Earlier this year, a surgical resident was paged to the emergency room to evaluate a man with an angry mass bulging beneath his chin.
Dr. Habib Zalzal half race-walked, half ran to find a panting 40-year-old in obvious distress. In addition to an infection, the man had a choked, high-pitched voice, an elevated tongue, a swollen neck, and a drool. “Please help me,” read the panicked look on his face.
In his patient’s eyes, Dr. Zalzal also saw such hopelessness and fatigue he feared the man might soon stop breathing and die.
Root of the Problem
That’s when the third-year trainee and co-workers went to work—fast. First an anesthesiologist thrust a narrow, curved tube down the man’s windpipe to keep him from strangling; ninety minutes later, he was prepped and draped for an emergency tracheostomy (an artificial opening in the neck) plus multiple incisions to drain stinking, yellow-brown pus.
The ultimate villain? A decayed tooth that had festered for weeks before igniting a wildfire.
Although the name sounds vaguely medieval, in 2018, “Ludwig’s angina” (LA)—the horrific blight just described, in which an infected tooth spreads inflammation throughout the body—remains all-too-familiar in places where poverty and dental neglect overlap.
Zalzal knows this from personal experience. In the two-and-a-half years since leaving Washington D.C. to train as an ear, nose, and throat specialist in Morgantown, West Virginia, the Georgetown medical grad had already seen five or six patients virtually identical to his latest near-death case.
Last year, he also described a technique that can speed LA patients’ recovery. Writing in an international journal of plastic and reconstructive surgery, he and his colleagues touted “negative-pressure wound therapy”—a vacuum-assisted method which boosts blood flow at the same time it sucks bacteria-laced fluid from healing tissues. Nonetheless, even with powerful antibiotics and treatments like this, it can still take weeks for LA sufferers to close their surgical wounds.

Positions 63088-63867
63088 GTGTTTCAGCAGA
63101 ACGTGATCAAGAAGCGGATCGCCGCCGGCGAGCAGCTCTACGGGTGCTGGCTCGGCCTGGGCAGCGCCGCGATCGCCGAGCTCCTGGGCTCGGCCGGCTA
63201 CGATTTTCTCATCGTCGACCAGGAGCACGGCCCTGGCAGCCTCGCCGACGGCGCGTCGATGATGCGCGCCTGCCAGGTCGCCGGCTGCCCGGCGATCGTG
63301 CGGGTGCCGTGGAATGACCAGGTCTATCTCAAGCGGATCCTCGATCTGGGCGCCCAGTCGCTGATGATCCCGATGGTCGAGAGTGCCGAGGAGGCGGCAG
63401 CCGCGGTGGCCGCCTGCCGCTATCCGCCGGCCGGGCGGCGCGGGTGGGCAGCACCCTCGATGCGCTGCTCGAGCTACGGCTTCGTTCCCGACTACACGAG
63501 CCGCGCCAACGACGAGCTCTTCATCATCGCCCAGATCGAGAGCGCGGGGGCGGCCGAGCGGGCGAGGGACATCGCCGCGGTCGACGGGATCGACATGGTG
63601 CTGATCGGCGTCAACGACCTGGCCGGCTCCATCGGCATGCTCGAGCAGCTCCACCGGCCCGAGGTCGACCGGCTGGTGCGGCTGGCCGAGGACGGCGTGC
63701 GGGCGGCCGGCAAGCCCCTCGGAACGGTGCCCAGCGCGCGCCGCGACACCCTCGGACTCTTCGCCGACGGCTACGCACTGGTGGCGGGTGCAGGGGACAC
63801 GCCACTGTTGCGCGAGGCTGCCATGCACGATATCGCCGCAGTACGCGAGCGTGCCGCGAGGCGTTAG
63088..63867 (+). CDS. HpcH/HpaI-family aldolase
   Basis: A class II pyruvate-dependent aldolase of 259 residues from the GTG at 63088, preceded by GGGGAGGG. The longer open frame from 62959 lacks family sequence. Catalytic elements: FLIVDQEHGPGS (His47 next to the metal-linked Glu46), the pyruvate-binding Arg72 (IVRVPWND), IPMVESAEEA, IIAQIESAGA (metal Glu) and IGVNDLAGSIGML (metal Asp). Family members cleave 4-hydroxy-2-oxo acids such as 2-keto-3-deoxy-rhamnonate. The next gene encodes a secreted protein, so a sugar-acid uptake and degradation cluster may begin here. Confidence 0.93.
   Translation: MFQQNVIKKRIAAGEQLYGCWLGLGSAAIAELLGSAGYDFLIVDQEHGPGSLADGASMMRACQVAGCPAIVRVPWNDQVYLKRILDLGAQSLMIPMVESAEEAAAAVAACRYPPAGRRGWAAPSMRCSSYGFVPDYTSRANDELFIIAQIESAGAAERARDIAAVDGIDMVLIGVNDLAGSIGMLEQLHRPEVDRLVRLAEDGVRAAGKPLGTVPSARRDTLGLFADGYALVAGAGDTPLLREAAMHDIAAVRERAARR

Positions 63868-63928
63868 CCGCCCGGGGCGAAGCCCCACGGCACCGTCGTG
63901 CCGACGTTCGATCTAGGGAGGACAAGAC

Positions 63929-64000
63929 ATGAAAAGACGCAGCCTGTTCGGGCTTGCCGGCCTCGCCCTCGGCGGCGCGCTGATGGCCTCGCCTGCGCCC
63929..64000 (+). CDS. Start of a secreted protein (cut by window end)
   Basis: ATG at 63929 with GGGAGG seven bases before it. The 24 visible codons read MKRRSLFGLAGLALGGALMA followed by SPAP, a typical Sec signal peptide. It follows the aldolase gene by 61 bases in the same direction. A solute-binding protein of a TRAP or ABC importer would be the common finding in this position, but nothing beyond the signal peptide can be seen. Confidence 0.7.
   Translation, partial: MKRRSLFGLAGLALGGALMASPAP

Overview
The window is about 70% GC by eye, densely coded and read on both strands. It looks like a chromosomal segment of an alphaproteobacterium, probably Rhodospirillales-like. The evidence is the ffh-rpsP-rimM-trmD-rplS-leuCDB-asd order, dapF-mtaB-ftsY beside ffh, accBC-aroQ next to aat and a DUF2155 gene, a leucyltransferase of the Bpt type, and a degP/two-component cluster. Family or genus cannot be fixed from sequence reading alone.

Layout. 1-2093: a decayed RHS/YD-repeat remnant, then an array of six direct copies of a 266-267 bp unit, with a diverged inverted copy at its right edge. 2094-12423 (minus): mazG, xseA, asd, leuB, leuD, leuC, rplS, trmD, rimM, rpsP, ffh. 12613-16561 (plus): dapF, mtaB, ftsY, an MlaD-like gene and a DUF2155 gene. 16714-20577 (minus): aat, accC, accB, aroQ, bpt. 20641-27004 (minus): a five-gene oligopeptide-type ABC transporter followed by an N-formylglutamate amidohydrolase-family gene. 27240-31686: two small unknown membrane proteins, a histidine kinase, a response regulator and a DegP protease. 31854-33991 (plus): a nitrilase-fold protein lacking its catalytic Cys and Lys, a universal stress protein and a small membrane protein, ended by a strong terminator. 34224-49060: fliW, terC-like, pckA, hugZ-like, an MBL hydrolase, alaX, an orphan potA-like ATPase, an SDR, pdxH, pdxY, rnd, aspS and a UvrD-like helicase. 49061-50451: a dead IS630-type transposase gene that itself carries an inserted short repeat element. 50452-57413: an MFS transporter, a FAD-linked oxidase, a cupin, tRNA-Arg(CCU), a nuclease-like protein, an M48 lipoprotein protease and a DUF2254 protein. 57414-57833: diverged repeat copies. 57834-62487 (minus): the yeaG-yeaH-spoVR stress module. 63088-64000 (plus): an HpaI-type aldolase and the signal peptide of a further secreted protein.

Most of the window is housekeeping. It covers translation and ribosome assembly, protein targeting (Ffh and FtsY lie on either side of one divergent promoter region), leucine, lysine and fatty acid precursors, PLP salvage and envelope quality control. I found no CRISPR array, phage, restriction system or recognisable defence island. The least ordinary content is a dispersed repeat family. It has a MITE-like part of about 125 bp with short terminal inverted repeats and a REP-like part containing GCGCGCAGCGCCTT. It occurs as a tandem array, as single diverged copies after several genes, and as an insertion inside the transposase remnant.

Following an initial operation, Zalzal’s most severely-affected patient also needed drainage of his infected mediastinum, the central compartment in the chest housing the heart, esophagus, and great vessels, among other vital structures.
In the pre-antibiotic era, the odds of surviving this would have been nil. How far the world has come since 1836, when the German physician Wilhelm Frederick von Ludwig first reported a curse that felled many people, young and old, over his lifetime.
On the other hand, how far we still have to go.
The Pathway to Peril
Understanding how Ludwig’s angina starts requires a short anatomical primer: The majority of LA cases result from infected second and third molars whose roots penetrate the upper and lower jawbone. Infection of these bones can subsequently spread to internal spaces (specifically, the “submaxillary” and “sublingual” space) and spread beneath the tongue. In the worst-case scenario, a noose of inflammation encircles the entire windpipe, threatening to completely obstruct the passage of air. An inability to swallow their own secretions furthers the risk that patients will asphyxiate. Then there are the bacteria that trigger the process in the first place. Without belaboring their long, arcane names, in the nooks and crannies of rotting teeth live some pretty rotten microbes.